Rejoice, Hellboy fans: On March 17, Mike Mignola will finally provide the truth behind his titular character's heritage with Hellboy: The Wild Hunt. It's a storyline that's been cryptically brewing for years, and it must be terrifying and liberating for Mr. Mignola to finally reveal his grand scheme. I started Dark Horse's latest collection without any knowledge of the answers
laid bare within its fiery-tinged pages, but then pieces began to fall into place--bits of Hellboy esoterica that I hadn't thought about in years started to become increasingly relevant to the story.
Readers would do well to bone up on Darkness Calls and, shockingly--at least to me--Strange Places. I thought the latter to be more of a cast-off story in the Hellboy mythos; one to read and enjoy without having to dwell too long on the possibility of its effect on greater continuity. But it's testament to Mignola's planning and patience that such stories would eventually flourish as part of the whole. Strange Places is one of my favorite collections (and the third "Library Edition" hardcover more than does it justice), and when its plot points were referenced in The Wild Hunt, I knew something was up Hellboy's duster sleeves.
Artist Duncan Fegredo, who partnered with Mignola on Darkness Calls, returns here with the unenviable task of drawing Hellboy. I'm pleased to note that there is no disappointment in The Wild Hunt. Fegredo stays close to what made the series such a success: the chiseled, jagged details are here, as are the stark panels with shadowed images nearly indecipherable upon first glance. But, as noted in Mark Chadbourn's introduction, there are moments where the body language of a much-maligned villain gives the reader reason to linger. As apparent in the bonus features section, Mignola is still very hands-on when it comes to visuals, but it's in these quiet panels where Fegredo's work lends emotional weight. And where Mignola's female characters tend to haunt and lurk, Fegredo adds a tenderness to Hellboy's partner in the later half--but not to worry, fans need look no further than the principle villainess, The Queen of Blood, for their fix of femme fatales.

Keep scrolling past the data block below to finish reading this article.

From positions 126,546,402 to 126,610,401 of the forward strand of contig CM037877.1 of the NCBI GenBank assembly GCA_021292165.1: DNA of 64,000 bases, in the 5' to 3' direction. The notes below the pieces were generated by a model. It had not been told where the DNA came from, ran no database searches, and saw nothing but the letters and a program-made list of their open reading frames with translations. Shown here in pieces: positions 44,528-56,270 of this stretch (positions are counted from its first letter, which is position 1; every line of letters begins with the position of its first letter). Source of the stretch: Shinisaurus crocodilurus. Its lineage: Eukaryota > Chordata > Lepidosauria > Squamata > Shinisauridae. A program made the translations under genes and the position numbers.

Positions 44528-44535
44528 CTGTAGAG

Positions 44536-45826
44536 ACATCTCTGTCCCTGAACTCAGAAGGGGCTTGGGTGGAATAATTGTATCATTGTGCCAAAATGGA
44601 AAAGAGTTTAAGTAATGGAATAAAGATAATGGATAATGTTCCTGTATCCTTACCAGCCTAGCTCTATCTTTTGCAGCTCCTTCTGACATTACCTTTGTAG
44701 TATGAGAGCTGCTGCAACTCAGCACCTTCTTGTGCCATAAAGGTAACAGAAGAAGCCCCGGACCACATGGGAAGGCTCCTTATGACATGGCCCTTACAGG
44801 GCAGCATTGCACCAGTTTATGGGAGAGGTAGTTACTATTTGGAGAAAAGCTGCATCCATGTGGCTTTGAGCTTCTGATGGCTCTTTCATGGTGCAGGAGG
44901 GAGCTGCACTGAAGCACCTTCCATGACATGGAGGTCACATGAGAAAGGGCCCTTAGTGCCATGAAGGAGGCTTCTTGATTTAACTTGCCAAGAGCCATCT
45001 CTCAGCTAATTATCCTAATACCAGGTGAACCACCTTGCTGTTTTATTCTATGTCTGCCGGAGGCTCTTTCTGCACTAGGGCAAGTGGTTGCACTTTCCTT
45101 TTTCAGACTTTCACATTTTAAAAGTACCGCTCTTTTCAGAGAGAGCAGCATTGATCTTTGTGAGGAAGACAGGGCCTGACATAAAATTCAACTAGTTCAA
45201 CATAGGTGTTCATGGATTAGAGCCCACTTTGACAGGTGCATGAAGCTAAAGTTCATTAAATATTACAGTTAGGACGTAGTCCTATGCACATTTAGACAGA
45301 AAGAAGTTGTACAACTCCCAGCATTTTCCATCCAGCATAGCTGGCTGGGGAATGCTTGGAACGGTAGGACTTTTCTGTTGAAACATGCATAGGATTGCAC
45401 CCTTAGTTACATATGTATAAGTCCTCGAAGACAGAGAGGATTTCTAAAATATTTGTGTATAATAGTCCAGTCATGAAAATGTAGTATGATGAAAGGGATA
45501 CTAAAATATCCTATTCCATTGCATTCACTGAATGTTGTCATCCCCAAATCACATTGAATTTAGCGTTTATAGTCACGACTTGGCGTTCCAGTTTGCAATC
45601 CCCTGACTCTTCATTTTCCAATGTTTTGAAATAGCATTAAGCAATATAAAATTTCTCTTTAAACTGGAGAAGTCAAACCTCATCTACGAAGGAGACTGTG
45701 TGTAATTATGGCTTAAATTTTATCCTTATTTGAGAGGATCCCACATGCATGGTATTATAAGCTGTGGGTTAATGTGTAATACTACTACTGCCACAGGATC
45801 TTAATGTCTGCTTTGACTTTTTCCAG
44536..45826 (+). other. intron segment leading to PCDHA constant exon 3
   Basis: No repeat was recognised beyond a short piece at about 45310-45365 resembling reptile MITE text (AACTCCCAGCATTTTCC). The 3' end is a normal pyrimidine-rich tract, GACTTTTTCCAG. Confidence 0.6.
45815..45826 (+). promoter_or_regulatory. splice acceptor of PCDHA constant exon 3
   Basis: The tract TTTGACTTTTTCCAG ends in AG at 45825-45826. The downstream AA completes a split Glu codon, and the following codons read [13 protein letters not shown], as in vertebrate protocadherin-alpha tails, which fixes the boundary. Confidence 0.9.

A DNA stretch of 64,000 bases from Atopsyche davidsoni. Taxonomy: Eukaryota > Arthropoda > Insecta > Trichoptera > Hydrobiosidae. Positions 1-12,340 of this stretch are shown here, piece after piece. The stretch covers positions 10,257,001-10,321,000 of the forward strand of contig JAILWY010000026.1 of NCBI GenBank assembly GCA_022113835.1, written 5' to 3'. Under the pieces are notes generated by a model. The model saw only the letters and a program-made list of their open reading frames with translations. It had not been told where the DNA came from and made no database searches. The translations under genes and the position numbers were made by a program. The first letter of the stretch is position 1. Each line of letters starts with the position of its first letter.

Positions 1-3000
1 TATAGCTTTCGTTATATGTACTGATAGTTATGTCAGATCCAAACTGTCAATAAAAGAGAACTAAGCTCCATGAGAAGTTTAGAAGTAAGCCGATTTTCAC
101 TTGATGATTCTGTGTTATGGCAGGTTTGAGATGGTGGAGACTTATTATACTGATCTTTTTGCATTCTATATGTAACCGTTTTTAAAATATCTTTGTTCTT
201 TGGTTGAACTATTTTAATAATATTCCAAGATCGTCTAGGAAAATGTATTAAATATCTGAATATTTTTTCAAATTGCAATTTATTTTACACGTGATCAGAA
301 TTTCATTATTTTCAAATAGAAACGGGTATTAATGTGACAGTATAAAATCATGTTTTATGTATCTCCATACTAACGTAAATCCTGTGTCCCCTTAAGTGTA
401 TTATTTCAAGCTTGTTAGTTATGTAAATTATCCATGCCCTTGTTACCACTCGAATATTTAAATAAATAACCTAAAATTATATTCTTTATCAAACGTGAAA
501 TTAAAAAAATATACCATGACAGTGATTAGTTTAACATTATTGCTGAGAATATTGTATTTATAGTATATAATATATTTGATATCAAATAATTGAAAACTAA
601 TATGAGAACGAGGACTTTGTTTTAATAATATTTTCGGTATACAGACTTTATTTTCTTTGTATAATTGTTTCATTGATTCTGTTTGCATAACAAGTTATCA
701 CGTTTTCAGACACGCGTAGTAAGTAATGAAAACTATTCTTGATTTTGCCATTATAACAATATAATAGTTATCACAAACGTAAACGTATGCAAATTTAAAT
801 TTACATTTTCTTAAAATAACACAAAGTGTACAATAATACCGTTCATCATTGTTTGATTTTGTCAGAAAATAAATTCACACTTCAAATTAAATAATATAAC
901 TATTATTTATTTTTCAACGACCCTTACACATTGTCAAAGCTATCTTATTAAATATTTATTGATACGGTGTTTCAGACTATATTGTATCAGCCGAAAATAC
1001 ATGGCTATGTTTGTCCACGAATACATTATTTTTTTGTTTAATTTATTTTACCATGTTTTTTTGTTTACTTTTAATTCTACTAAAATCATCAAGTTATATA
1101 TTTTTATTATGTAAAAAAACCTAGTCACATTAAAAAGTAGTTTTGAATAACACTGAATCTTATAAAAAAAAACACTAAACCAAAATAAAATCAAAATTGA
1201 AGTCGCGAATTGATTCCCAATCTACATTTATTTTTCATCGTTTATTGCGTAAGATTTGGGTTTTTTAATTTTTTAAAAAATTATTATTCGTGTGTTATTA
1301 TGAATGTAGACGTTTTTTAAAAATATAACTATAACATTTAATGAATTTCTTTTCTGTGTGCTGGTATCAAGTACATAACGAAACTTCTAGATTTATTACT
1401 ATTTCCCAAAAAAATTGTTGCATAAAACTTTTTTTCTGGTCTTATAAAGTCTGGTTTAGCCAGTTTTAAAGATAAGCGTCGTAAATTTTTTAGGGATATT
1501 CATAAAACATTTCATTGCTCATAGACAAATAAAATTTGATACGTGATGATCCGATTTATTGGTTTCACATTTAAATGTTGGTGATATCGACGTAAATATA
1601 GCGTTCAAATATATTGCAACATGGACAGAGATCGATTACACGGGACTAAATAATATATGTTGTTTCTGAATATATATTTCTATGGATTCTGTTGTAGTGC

When a writer builds his fiction on a foundation of mystery, it's rare for the answers to be as interesting as the questions (see how Lost's sixth season has floundered thus far--sorry, fans, I'm right there with you, but it's been a snooze-y first few episodes), yet The Wild Hunt delivers. This is a must-read for anyone with even a passing interest in the series. I wish I could say more, but I do not want to be the guy to let slip one of the most surprising, satisfying, and well-played revelations in popular fiction. At the book's close, my own imagination bested, I realized that no matter how obscure or how deeply Mike Mignola selects the folklore with which to tell his stories, there are universal legends at work that never rest.
The Wild Hunt releases in March, and readers left reeling can steady themselves with the promise of more Hellboy-inspired titles in 2010: May sees the publication of B.P.R.D.: War on Frogs and Witchfinder: In the Service of Angels, and then B.P.R.D.: 1947 is rumored to release later this summer.